Like a rare treasure, the Mystic Potion Ball Python is a dream morph for breeders. Produced by combining the similar-looking co-dominant morphs Mystic and Mojave, the Mystic Potion is a very striking morph, pale gray, like a ghost, with darker grey alongside a central stripe along its dorsal side.
Text by Cliff Sawit
Photos by Jeffrey C. Lim
The Mystic Potion Ball Python morph encompasses a surprisingly wide range of variation, with some specimens with clean stripes and others specimens being more speckled.
“As hatchlings, they often have a purplish color,” says resident reptile expert Pitlair. “The Mystic Potion Ball Python has a stripe along its back, and some have dots along the side. When this morph first came out, there was nothing like it, so it was a big hit because of that.”
“In [the snake collecting] hobby, people are always combining different morphs to come up with great-looking, unique snakes. There were a lot of misses, but this morph was one that got many people interested.”
Having a Ball
Like other ball pythons, the Mystic Potion are among the smallest of all pythons, with hatchlings being about 10 inches in length. “Males are typically smaller than females,” says Pitlair. “I would say 3 ½ feet would be average.”
Caring for the Mystic Python is just like caring for any other ball python, says Pitlair. “Ball pythons are among the most docile pythons. Some individuals are more tolerant of being handled than others, but generally ball pythons don’t bite. They might even simply curl up into a tight ball when they’re frightened, or if they just don’t feel like being held. Some may be flighty when you first pick them up, but with regular handling, many individuals get used to being held.”
Pitlair feeds his ball pythons fresh, pre-killed rodents. “Ideally, it’s best to give your python dead prey, if they will take them, because this prevents the possibility of the prey fighting back and biting your snake.”
Ball pythons like Mystic Potions are clean animals that can live in most substrates or beddings. Pitlair keeps his pythons in underbed plastic tubs. Because snakes are ground animals, he recommends emphasizing floor space over height.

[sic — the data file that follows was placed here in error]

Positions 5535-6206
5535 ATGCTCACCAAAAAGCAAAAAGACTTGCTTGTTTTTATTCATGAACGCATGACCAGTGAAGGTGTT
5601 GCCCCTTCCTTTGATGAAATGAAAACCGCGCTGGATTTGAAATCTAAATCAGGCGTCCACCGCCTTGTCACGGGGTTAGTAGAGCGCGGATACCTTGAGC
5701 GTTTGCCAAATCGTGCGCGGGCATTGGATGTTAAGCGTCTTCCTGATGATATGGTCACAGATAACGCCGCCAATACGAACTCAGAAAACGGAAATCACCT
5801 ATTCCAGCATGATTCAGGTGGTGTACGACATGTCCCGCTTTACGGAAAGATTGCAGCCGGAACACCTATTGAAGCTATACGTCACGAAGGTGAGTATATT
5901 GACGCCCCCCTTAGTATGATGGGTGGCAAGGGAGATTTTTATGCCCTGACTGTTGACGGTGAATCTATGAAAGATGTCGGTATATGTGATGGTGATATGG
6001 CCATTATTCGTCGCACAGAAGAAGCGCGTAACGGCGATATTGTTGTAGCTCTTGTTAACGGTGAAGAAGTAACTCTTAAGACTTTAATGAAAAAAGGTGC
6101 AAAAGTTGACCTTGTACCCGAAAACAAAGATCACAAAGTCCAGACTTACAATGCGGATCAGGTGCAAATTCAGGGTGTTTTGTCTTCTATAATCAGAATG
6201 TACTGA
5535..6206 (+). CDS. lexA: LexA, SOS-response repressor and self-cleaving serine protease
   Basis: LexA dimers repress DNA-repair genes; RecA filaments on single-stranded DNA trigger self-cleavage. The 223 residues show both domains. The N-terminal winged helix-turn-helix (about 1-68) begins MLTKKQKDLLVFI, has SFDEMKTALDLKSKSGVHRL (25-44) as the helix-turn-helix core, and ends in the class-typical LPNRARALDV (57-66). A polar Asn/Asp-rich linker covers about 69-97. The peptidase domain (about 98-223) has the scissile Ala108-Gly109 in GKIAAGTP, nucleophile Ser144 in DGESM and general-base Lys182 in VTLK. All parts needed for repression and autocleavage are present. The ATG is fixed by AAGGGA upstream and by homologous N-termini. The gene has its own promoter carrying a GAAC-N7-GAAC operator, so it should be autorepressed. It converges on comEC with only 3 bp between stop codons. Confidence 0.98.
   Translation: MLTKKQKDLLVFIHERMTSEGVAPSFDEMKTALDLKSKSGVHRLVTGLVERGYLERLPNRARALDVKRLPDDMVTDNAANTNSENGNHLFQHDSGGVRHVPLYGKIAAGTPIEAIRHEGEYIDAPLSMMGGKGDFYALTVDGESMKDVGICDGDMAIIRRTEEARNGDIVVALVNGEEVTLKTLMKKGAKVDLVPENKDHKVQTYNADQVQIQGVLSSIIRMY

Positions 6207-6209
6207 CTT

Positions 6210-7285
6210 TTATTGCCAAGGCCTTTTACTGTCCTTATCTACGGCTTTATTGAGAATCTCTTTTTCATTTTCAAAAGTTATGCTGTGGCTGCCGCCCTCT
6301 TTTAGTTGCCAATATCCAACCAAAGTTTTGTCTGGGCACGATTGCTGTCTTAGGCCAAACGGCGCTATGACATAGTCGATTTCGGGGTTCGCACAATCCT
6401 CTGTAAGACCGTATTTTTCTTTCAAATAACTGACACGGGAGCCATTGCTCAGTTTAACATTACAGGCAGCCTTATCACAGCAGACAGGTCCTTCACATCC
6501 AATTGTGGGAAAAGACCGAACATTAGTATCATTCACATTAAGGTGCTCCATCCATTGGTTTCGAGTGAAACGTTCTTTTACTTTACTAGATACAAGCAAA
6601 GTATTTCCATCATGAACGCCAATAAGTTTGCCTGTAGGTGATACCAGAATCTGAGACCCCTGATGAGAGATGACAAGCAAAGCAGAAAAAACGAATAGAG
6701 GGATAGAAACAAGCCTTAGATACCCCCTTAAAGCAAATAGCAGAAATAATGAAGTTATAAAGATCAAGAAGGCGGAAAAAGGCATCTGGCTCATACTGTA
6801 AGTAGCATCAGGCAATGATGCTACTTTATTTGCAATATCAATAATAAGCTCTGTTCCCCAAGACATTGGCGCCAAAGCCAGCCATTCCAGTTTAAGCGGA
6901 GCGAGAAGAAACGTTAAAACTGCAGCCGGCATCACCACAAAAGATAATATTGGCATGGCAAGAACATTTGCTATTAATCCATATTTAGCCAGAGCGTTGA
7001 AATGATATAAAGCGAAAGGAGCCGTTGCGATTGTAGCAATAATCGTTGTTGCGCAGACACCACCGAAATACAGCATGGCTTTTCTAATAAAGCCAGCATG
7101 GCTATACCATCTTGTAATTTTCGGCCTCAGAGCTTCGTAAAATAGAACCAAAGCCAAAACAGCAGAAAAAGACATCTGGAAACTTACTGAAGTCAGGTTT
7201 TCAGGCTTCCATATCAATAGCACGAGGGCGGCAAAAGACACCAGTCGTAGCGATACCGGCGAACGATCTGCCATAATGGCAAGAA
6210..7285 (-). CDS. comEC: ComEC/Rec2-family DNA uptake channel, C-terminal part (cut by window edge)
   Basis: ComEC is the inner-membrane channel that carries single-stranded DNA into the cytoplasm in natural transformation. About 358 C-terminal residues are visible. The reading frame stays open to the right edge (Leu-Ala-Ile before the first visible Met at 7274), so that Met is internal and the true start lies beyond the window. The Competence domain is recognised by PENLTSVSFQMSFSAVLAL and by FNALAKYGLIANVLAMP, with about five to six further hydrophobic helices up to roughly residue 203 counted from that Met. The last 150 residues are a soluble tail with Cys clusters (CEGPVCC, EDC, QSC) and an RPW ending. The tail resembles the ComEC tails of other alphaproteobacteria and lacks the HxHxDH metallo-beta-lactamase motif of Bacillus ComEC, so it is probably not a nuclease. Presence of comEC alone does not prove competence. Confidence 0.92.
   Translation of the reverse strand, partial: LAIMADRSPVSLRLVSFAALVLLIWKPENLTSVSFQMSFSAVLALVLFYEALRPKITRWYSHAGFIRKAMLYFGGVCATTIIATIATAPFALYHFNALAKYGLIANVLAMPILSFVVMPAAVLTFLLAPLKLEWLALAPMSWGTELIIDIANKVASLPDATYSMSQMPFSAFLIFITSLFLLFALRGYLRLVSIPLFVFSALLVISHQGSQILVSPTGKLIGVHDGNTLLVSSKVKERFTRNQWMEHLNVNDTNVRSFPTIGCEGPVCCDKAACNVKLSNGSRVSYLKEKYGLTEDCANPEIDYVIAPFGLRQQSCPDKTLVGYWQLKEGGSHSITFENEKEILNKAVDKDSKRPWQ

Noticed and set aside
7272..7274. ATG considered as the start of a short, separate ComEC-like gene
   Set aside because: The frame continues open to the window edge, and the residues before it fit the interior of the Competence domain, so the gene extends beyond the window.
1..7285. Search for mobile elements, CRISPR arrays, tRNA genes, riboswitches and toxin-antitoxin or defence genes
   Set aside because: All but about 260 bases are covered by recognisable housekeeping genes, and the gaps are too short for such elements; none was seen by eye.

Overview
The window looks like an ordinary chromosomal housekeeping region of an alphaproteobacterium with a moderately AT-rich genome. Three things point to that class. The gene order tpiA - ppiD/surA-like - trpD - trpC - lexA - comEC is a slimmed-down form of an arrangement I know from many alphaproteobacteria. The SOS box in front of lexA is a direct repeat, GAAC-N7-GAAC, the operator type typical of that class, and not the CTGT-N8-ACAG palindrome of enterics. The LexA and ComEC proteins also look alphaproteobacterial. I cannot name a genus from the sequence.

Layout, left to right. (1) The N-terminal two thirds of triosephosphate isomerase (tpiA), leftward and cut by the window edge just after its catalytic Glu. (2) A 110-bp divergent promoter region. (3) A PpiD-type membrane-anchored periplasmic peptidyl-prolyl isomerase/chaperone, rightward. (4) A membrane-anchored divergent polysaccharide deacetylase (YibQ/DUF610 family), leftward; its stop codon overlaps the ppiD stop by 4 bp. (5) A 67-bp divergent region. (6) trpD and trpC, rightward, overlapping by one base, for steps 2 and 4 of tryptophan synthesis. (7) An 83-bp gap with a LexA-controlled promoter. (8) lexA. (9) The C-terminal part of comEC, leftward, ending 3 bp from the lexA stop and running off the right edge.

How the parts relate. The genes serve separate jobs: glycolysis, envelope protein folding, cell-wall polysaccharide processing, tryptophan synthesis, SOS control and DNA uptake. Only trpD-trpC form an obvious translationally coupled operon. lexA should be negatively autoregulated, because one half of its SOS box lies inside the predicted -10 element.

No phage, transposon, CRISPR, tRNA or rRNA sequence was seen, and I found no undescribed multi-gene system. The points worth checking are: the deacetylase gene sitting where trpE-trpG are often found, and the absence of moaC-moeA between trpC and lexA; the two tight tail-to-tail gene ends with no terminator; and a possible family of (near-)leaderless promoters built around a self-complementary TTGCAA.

Gotta Breed ‘Em All
The Ball Python has its humble beginnings with a single wild type, the Normal. Out of this single type sprang over 100 different color and pattern combinations, which we call “morphs.”
For any particular combination to be considered a morph, it must look distinctly different from the Normal type. This distinctly different combination must be capable of being passed from one generation to the next, and is then known as an inheritable trait.
The Mystic Potion is one particularly prized morph, because of its significantly different appearance from other morphs, and it sometimes takes years for a breeder to produce it from its Mystic and Mojave parents. “If you’re raising them from babies, like I did, it would take about three years,” says Pitlair.
Despite its docile nature, a breeder must still exercise patience and caution when raising the Mystic Potion Ball Python. The possibility of being bitten is always present when raising snakes, although Pitlair maintains that this is no different from raising a dog or a cat.
So why breed Mystic Potion Ball Pythons in the first place? “First of all,” says Pitlair, “I personally love the way the Mystic Potion looks. Secondly, my Mystic Potion will be a great foundation when I try to produce more morphs. Hopefully I can come up with some nice looking snakes, and maybe I can be the first to come up with a new morph myself!”
This story appeared in Animal Scene’s January 2017 issue.